Facing a summer power crunch, some Tokyo city government employees began working an hour earlier Monday to conserve energy amid shortages caused by damage to a tsunami-hit nuclear plant.
City workers on the earliest shift will start at 7:30 a.m. and be allowed to leave at 4:15 p.m.
By better exploiting the early daylight hours this summer, city officials hope to use less air conditioning and less office lighting at night.
"It should be a good thing, and it doesn't require any cost," Tokyo's outspoken Gov. Shintaro Ishihara said Friday. "I think all of Japan should shift to summer time hours."
To prevent blackouts in the wake of the March 11 disaster, which knocked out Tokyo Electric Power Co.'s Fukushima Dai-ichi nuclear power plant, the central government has asked companies and government offices to cut electricity usage by 15 percent. It wants companies to limit air conditioning and set room temperatures at a warm 28 degrees Celsius (82 degrees Fahrenheit).
Officials are also encouraged to follow a new dress code called "Super Cool Biz" launched last week that includes lighter clothing, such as polo shirts, Aloha shirts and even sneakers instead of the traditional tie and jacket.
Households across Tokyo are urged to use electric fans instead of air conditioners, unplug appliances when not in use, and raise temperature settings on refrigerators.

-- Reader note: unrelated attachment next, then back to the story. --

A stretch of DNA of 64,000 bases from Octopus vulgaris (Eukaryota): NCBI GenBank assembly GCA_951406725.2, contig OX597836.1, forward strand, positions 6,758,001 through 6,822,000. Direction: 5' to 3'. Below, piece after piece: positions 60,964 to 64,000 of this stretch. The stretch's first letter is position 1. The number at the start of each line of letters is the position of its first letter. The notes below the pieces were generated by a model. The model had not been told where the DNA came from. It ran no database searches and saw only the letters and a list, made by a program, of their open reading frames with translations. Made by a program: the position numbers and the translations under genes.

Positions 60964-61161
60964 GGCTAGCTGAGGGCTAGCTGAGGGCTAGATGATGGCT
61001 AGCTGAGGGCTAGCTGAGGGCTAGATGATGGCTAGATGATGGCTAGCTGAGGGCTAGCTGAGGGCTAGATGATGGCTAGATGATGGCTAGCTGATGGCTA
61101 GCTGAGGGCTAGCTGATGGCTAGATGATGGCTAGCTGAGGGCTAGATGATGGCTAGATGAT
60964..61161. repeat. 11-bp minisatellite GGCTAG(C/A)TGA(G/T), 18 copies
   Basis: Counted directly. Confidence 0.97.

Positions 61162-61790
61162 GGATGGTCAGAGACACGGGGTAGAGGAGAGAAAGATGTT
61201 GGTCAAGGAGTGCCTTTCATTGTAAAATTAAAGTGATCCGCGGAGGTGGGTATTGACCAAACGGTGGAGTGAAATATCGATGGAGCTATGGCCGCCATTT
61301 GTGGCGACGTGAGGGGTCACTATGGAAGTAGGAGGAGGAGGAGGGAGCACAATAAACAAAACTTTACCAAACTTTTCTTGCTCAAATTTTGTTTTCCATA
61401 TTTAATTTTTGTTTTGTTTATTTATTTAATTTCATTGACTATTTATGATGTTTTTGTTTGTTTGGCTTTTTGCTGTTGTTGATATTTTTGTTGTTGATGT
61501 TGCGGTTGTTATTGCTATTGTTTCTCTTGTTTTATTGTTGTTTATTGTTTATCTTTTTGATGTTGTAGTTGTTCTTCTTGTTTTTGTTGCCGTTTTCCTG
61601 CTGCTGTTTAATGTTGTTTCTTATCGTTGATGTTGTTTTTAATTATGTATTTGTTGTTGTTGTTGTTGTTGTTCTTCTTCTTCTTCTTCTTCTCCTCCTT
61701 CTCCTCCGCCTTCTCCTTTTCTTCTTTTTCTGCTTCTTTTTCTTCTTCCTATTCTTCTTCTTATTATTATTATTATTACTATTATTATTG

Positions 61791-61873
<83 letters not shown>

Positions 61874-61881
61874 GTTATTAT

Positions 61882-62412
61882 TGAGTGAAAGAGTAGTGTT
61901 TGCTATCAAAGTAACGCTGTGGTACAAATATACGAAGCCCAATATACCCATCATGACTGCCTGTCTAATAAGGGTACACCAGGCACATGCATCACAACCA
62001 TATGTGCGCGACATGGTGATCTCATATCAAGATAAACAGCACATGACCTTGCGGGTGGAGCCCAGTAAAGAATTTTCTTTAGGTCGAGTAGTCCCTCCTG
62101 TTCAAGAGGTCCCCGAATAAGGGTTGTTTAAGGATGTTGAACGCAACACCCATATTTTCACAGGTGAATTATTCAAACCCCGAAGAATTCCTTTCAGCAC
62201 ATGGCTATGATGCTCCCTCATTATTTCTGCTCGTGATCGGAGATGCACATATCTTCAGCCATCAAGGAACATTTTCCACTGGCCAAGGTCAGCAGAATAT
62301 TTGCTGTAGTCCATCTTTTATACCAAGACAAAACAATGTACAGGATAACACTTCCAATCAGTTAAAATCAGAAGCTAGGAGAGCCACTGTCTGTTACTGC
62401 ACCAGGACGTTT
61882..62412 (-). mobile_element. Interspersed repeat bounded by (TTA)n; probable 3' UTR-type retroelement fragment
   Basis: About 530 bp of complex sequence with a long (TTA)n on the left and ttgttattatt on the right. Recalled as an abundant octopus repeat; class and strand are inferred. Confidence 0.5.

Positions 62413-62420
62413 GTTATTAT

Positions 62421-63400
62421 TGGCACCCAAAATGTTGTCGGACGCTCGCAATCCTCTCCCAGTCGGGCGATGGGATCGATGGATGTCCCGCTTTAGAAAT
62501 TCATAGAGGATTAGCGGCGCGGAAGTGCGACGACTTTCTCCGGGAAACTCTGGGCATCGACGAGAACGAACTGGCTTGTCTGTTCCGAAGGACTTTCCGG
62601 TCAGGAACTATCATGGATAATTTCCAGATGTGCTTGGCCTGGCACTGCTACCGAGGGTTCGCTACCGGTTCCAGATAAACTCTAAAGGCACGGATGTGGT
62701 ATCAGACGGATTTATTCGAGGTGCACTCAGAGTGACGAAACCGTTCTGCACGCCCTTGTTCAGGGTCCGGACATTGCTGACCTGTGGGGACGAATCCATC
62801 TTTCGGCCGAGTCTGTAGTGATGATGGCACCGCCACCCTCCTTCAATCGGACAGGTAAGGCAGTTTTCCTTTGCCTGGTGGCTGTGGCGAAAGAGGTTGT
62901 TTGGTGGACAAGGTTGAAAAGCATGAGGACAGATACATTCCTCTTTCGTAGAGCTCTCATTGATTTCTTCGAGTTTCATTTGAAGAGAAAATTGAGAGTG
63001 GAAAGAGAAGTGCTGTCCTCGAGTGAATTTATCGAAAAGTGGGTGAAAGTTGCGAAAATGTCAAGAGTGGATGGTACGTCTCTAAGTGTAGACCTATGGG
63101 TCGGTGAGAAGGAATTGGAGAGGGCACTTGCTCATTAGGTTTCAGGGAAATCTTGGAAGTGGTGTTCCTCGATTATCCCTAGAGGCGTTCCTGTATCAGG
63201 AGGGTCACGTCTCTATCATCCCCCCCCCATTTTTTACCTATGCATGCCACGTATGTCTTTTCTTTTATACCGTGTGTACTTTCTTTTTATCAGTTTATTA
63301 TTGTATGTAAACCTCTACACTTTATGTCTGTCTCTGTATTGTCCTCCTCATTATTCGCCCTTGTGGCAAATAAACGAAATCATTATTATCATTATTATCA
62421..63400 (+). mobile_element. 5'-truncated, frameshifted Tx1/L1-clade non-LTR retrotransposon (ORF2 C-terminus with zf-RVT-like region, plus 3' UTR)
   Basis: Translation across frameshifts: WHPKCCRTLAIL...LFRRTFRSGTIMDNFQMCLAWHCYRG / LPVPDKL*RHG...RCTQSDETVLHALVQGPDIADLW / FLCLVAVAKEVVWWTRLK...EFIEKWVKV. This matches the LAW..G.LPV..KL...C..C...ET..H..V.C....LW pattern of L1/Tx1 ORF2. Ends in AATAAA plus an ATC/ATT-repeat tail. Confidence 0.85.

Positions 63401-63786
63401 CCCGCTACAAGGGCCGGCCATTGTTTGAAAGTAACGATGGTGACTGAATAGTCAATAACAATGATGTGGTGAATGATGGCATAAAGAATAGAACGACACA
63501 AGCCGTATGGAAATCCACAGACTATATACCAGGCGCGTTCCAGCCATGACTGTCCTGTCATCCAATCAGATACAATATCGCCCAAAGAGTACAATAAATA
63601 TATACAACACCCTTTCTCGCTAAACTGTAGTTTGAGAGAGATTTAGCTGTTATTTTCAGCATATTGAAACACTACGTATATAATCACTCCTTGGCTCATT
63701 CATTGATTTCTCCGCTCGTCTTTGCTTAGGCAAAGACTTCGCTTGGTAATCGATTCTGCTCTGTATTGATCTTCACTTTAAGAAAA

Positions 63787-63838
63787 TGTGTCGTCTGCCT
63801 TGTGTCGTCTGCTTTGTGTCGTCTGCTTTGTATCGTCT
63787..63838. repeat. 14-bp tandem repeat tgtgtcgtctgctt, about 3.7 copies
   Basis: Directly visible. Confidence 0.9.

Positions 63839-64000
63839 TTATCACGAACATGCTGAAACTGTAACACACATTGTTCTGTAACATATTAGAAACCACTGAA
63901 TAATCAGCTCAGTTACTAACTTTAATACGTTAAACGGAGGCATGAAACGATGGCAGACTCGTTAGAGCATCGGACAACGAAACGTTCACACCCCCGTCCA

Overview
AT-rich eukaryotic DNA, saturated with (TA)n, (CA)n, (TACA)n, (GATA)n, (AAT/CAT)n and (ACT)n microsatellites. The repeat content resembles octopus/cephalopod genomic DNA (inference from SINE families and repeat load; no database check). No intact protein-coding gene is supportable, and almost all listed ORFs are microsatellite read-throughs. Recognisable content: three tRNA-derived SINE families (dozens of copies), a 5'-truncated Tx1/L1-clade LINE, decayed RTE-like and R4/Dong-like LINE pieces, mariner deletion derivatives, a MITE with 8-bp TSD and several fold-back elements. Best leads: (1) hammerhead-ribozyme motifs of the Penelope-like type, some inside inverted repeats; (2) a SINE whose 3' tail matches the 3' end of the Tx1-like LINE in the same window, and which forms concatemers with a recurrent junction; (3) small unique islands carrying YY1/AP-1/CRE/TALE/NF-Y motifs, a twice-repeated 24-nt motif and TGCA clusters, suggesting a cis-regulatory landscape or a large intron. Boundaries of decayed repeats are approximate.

TEPCO expects to supply 53.8 million kilowatts for Tokyo and its vicinity in July, which is short of an estimated demand of 60 million kilowatts. Tokyo uses one-third of TEPCO's output.
Ishihara has set a more aggressive target of a 25 percent reduction in energy use for Tokyo, and officials are hoping that the new hours for government workers will spill over to the private sector.
"To set a good example, we shouldn't keep lights on at our offices until late," said city official Hideo Ishii.
Some 9,500 employees at the city's headquarters will be fully participating by the end of the week. By July, that number will grow to 25,000. It will exclude teachers, police, firefighters and medical experts.
While employees will start work earlier, the clocks inside the city hall won't change.
Still, Ishihara would like to take the experiment a step further and establish daylight saving time, shifting clocks forward during summer as many Western nations do.
Changing the clocks in the summer is debated in Japan, with most sentiment opposed.
Daylight saving time was imposed in 1948 under the U.S. occupation after Japan's defeat in World War II, but lasted only four years because it was so unpopular and has since been remembered negatively.
More importantly, under Japan's corporate culture many workers feel obligated to work until it is dark outside _ no matter what their starting time.
But that may change this summer at Tokyo's city hall. A team of officials will be dispatched to offices with lights on after 6:30 p.m. to urge employees to leave.
"We encourage everyone to work more efficiently and go home on time," city official Koichi Ishibashi said.